How To: Create, Configure, Consume SharePoint 2010 Secure Store in Business Connectivity Services
Synopsis: I have seen quite a bit of confusion out there regarding how to use Secure Store Service for SharePoint 2010. While MSDN does have interesting articles, there has been no Alpha to Omega process that shows the relationship to the LOB System, Security Groups representive of the BCS Consumers, BCS Access Account representive of the Credential Owner [Impersonated User], and how to wire it up in SharePoint Designer 2010. This blog hopefully will dispel all fears about Secure Store and answer a MSDN Forum question while at it.
UPDATE: – On 10/14/2012 I have added another blog post Series that will extend this post for SharePoint 2013 employing WCF, .Net Assembly and OData with SharePoint Apps see it HERE
The Blog is broken up into sections
- Prep Work
- Active Directory Users in Play
- The Service Account I am selecting as the Impersonated User (Credential Owner)
- The Security Group where all the people that will consume BCS Data will reside
- SQL Server Security
- Who has Access to What
- Active Directory Users in Play
- Creating & Configuring the Secure Store Object
- Creating & Configuring the External Content Type in SharePoint Designer 2010
- Creating External Connection with Secure Store
- Creating the External Content Type
- Reviewing the External Content Type (ECT)
- Reviewing the Security on the ECT
- Test & Validation
- Creating an External List derived from the ECT
- Logging on as a User from the Security Group AND Secured in the permission setting of the ECT
- Logging on as a User from the Security Group NOT Secured in the permission setting of the ECT
Part 1: Setup
Above: This represents the AD Account [appBCSUser] which I will use as the Impersonated User i.e. the Broker if you will that will connect to the LOB system on behalf of the Group of people who should have access to the data but DOES NOT have access to the database. This is something your DBA will love because he doesn’t have a flurry of people having accounts on his/her DB.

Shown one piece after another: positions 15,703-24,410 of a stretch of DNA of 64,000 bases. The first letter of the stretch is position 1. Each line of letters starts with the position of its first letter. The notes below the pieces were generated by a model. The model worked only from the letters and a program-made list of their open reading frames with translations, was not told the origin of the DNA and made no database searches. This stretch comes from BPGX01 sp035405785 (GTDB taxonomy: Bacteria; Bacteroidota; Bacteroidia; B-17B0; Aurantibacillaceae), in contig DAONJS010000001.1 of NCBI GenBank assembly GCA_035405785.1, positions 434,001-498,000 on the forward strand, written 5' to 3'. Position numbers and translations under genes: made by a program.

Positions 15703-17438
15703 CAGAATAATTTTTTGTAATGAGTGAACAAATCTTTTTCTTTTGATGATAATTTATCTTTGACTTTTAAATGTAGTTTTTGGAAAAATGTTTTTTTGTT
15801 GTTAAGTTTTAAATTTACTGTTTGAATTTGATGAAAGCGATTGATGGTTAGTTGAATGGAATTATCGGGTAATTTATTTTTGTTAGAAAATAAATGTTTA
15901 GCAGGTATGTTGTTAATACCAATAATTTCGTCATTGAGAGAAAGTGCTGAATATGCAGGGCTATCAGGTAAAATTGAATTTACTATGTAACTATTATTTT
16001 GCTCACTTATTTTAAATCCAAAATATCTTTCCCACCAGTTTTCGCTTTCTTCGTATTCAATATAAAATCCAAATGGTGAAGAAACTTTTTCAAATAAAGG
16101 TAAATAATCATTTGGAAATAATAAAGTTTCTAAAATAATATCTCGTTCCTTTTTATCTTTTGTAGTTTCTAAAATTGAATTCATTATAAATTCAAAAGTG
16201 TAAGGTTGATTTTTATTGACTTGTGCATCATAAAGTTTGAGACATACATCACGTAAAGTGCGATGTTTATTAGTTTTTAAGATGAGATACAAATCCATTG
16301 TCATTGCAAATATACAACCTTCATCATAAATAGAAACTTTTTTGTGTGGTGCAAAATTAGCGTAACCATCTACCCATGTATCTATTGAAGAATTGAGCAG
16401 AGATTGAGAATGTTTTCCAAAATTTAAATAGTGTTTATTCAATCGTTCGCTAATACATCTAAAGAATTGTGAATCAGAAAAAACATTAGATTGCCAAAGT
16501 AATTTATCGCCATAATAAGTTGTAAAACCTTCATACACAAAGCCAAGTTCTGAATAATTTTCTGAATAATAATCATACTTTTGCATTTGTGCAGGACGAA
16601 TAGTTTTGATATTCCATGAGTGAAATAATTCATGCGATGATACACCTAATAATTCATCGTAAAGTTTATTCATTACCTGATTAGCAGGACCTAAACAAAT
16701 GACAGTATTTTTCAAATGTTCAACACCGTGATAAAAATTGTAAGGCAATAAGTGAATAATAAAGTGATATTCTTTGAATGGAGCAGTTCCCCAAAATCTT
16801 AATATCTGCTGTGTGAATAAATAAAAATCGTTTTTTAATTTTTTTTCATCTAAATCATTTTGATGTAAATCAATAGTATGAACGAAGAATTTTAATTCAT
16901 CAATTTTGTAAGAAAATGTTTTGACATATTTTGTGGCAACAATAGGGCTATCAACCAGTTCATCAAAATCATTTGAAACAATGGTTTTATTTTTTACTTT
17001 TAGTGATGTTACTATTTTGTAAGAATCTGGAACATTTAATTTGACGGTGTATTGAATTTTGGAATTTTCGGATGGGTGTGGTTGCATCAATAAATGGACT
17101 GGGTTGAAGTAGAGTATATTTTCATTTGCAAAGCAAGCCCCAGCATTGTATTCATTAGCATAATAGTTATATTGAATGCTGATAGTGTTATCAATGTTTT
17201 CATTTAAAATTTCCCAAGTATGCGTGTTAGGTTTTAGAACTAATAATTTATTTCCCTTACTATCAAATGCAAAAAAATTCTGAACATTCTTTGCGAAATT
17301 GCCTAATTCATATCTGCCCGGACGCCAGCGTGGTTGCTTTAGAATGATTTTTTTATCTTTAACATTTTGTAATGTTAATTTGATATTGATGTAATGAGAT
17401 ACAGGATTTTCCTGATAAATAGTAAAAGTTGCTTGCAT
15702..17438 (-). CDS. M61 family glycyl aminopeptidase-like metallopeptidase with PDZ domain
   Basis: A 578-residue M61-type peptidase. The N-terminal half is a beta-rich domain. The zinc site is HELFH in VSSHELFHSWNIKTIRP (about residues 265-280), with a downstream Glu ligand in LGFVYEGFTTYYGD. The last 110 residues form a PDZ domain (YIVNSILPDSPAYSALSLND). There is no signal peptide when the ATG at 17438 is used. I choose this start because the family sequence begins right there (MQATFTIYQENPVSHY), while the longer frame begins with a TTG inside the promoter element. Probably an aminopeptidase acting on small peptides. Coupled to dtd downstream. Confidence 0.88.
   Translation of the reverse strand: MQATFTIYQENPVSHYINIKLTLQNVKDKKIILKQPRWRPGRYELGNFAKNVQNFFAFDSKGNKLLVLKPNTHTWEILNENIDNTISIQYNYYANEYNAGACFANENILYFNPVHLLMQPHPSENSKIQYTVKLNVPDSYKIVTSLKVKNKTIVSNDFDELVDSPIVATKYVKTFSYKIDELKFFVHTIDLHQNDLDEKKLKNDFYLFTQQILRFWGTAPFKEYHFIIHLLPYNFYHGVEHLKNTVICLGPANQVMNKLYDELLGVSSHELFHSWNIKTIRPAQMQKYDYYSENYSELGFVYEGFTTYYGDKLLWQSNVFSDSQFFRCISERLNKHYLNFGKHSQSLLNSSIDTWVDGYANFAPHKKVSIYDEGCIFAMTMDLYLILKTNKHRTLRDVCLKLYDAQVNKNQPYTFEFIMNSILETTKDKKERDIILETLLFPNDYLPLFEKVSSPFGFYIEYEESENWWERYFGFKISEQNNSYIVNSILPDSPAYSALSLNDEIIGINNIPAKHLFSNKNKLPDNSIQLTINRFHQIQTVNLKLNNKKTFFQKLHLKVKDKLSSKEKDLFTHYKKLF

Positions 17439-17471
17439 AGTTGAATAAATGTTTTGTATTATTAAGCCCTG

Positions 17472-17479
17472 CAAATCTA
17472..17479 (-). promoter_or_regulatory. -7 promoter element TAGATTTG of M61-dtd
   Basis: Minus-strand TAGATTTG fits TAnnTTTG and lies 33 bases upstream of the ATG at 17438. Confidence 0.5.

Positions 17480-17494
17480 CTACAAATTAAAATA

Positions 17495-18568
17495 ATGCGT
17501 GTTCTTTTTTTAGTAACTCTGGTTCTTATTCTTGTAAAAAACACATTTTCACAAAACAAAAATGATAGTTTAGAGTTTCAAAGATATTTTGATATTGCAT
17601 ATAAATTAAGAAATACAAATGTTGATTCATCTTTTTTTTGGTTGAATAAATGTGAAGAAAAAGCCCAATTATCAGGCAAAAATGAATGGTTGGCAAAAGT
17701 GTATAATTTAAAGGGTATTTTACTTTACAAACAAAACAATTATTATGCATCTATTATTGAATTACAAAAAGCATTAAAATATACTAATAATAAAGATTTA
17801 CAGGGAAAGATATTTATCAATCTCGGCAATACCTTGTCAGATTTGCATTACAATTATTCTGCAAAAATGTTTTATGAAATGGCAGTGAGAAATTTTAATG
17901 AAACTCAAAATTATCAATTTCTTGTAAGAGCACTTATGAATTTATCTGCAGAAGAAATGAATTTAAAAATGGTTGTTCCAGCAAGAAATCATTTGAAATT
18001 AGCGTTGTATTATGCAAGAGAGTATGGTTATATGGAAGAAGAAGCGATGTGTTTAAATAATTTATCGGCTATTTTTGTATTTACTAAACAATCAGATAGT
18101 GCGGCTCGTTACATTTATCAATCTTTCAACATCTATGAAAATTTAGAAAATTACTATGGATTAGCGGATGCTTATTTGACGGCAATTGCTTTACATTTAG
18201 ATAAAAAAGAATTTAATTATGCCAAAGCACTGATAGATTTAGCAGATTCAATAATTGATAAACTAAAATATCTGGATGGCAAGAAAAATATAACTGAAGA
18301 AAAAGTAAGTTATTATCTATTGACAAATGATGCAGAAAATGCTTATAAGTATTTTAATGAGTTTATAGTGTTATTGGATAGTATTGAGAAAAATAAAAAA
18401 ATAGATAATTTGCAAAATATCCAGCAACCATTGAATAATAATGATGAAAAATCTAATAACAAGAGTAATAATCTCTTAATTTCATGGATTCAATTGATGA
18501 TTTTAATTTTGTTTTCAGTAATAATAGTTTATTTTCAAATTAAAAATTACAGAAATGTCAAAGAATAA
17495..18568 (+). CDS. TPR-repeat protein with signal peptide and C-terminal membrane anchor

Above: This represents the AD Security Group [SecureStoreBCSUsers] that have access or should have access to LOB Systems. You can of-course have multiple of these for any number of LOB Systems. Note here that Fabian and Hardeep are in this list, we will be the test users later on.
Above: Lets look into CA now and set up our environment
Above: Click Applications Management then Manage Service Applications
Above: We are interested in the Secure Store Service so we click it
Above: We already have some there from previous Labs, but we will create a new one… click New
Above: We create a Target Application ID [note this cant be changed once committed], Display Name which can be the Same App ID, and so on.
Above: I populate the fields and choose “Group” as my Target Application Type. MSDN has a good explanation as to why you want to do that over other options. the Long and Short is that it allows me in this example to tie an AD Group FabianLab\SecureStoreBCSUsers to a single set of credentials i.e. the FabianLab\appBCSUser account. Ill show a few other options below
Above: By default it wants to know how you will collect the credential of the Impersonated User in my case it is a Windows Account so this works.
Above: I change it around a bit for kicks by adding the word Testing infront of the default text